End the mind-body dichotomy. The body speaks to the mind. You scratch my back and I will tickle your mind. Let our heads move to the groove of our spinal columns.
I grew up in 1960s Guyana and ’70s London on a staple diet of dance. In Guyana I danced to calypso or kaiso, reggae and dub, lots of hips twisting opposite matching twisting hips and laughter and sweat. My youth in England pulsed with that currency of the soul variously known as love vibes, passion fashion, boogie-woogie blues.
My body and mind unified behind a unique cocktail of socially aware lyrics and compelling rhythms. As I dipped and hopped and spun to songs that called for equality, food for all, world peace, planet love, singing as a moral project, a ministry through song to a dancing congregation.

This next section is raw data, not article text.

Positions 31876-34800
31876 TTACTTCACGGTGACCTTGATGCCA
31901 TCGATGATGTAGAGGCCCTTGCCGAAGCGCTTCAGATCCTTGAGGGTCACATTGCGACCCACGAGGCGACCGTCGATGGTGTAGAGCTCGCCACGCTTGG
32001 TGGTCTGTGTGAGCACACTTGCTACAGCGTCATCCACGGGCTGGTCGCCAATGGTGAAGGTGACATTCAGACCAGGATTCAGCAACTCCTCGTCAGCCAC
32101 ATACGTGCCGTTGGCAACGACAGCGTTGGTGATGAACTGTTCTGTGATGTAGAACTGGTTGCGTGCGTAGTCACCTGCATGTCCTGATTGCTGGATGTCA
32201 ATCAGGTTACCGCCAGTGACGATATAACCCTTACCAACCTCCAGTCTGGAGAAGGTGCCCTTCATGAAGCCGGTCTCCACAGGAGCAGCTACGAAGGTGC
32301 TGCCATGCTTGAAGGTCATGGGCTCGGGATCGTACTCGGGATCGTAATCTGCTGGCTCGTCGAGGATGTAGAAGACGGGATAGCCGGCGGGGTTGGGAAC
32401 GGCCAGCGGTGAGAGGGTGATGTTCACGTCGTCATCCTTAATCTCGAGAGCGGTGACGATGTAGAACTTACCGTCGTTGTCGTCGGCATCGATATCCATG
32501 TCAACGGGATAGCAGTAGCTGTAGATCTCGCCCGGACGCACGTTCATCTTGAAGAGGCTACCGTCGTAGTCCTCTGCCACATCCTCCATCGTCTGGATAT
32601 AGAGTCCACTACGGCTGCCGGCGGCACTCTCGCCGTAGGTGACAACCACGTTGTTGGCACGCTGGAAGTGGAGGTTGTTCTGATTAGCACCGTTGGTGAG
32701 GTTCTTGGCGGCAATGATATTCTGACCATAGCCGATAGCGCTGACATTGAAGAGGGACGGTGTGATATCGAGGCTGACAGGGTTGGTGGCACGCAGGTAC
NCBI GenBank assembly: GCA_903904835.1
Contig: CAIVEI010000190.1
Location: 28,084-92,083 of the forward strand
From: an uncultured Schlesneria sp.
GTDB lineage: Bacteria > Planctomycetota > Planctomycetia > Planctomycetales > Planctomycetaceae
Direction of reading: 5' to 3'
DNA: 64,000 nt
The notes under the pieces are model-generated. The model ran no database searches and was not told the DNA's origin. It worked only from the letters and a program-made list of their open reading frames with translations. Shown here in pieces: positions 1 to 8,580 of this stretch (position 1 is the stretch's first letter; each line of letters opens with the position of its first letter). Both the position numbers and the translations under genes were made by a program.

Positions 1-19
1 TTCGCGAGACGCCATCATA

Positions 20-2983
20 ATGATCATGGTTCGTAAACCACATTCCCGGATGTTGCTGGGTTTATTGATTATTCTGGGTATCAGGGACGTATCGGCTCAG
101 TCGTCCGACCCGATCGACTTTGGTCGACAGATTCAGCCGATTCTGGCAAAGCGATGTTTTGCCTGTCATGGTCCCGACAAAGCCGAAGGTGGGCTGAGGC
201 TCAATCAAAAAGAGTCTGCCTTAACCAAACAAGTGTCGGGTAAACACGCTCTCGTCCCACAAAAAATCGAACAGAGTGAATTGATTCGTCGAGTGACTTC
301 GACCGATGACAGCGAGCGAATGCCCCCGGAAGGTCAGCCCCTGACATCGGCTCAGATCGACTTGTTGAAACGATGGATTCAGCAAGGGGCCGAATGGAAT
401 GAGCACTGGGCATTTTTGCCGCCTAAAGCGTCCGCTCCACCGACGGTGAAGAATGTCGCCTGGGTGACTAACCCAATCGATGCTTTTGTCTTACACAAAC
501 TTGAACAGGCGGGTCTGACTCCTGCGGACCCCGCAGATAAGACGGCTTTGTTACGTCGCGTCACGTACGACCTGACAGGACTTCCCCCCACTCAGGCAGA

Dance is magic. One time I threw a nightdress at my woman as we danced and all she had to do was hold up her arms for the silk dress to land a perfect fit on her perfect body, another time I danced opposite a woman and I knew from our movements of pure Euclidean geometry that she would be mine, yet another time I landed in New Zealand and Maori warriors approached me as if they would kill me where I stood, they foot-stomped, thrust spears and high-kicked, only to stop inches from my face to rub noses with me.
Dance is a cure. When I worked as a psychiatric nurse in London, a sick woman, anxious and hair-pulling and thin with worry, danced her way from neurosis to happiness in three weeks of aerobic bliss. And the nurses decompressed from the cares of their day by dancing the night